It’d probably be wise for me to preface that this was the last of a 4-interviews-in-3-days-across-3-states (NC, NJ, CA) stint that I did at the beginning of December whilst on the interview trail. This was my attempt at trying to save myself from having to fly back and forth across the country, and while I did succeed in that, I was pretty exhausted by the time I made it to Redding…but I liked the program too much to not do my absolute best to make it up there.
My Interview Experience at Shasta Community Health Center FMR
All candidates who interview for the Shasta Community Health Center Family Medicine Residency Program also interview with faculty from the Mercy Redding FMR. Mercy interviews take place in the morning, and Shasta interviews take place in the afternoon. These two programs are very closely associated with one another, especially on their shared inpatient rotations, and are the only California programs I interviewed at that provided complimentary lodging.
My interview day started at the Mercy FMR office at around 8 a.m., where we were given a brief overview about the program by Mercy’s program director, plus a clinic tour. This was followed by 3 interviews with the program director, a faculty member, and one of the chief residents. The questions that they asked me were not extremely difficult–I didn’t feel as if I was being pimped or grilled at any point during the interview, and it seemed like they had really taken the time to go through what I’d written in my personal statement. I was asked some fairly specific questions regarding things I’d included in my application (everything from the volunteer work I did at a free clinic to an elaboration on my state records in powerlifting), and I definitely got the feeling that they were really just trying to get to know more about me as a person.
After the interview, one of the residents gave us a hospital tour and encouraged questions, which he answered honestly and openly. At around 11:15 a.m., a van appeared in front of the hospital to take us on a community tour through Redding to show us around town (with a stop at the Sundial Bridge, as well as Whiskeytown Lake). Due to an unforeseen incident, Dr. Lupeika (the program director for Shasta) was unable to be there for the afternoon interviews, so she hopped into the van with us so that she could have a chance to meet us and answer any questions that we might have. Almost everyone I met on the tour kept apologizing for the rain that day, but California has been needing that rain, and it did actually stop raining for a couple moments while we were out by the lake–it was a gorgeous view! Redding is a beautiful place for almost any outdoor activity that you could ever imagine, so if you happen to be an outdoor enthusiast, this place would make your soul happy.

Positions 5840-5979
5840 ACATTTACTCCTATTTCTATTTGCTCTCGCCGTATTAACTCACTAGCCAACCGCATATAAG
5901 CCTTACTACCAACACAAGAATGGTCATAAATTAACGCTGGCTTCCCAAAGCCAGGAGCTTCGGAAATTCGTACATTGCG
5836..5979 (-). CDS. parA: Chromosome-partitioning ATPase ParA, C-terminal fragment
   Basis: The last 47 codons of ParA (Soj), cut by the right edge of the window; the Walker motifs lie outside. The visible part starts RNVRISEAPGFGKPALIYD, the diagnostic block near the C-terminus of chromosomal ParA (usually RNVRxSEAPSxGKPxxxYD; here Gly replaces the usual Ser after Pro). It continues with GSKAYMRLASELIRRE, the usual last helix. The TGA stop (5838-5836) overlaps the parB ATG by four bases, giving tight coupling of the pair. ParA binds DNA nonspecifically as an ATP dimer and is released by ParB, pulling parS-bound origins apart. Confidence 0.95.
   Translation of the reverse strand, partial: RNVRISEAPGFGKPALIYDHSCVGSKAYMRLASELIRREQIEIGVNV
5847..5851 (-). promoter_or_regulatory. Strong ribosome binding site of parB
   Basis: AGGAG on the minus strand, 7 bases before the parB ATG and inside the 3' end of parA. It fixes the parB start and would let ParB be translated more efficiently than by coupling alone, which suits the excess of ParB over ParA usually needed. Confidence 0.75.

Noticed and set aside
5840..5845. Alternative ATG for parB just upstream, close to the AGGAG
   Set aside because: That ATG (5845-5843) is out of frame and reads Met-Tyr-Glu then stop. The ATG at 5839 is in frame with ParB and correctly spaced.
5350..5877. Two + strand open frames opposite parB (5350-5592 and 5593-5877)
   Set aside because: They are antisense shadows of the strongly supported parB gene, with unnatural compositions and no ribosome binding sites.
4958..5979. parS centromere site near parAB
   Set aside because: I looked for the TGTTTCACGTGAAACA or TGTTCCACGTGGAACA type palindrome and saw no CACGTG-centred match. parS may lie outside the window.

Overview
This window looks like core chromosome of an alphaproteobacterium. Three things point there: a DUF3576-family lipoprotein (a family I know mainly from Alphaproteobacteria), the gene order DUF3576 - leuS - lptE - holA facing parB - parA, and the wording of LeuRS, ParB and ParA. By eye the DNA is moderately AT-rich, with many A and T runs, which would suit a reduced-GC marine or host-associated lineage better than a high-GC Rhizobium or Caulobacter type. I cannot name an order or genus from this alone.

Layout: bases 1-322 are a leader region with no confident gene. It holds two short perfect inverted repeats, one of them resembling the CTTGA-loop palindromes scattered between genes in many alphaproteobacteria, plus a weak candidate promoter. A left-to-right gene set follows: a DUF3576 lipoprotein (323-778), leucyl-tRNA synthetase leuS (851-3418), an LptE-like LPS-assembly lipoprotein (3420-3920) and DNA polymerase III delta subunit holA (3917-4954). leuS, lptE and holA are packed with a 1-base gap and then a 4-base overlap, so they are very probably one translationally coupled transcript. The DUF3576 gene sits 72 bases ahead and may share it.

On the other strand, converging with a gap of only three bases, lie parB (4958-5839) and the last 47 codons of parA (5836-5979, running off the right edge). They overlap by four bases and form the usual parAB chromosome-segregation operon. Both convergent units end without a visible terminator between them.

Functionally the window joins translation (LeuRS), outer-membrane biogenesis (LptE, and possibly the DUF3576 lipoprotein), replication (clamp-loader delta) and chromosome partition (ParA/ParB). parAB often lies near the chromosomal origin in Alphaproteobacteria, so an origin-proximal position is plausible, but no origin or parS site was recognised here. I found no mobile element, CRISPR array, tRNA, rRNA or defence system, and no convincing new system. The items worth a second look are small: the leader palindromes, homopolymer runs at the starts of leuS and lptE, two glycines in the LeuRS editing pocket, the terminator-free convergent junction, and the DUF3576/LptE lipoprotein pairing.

We had lunch at the noon-ish (12:30 p.m.) conference with the Mercy and Shasta residents, and did a little icebreaker during introductions before sitting in on the lecture. Afterward, we headed over to SCHC (~5 minutes away), where we received a warm welcome (along with cookies and beverages) from the CEO, followed by a Q&A session by the associate residency director. Although Mercy and Shasta are very closely linked programs and I sincerely enjoyed having the chance to meet with and speak to a good number of the residents and faculty in both programs, I felt that Shasta’s extra focus on community outreach and service spoke to me on a deeper level. I interviewed with one of the residents and the associate program director, and had a really great time speaking with both of them. (I particularly enjoyed learning about the community outreach work that Dr. McMullin did…and hearing about his pets!) There is so much truth to the quote he shared:
“You have not lived today until you have done something for someone who can never repay you.” (John Bunyan)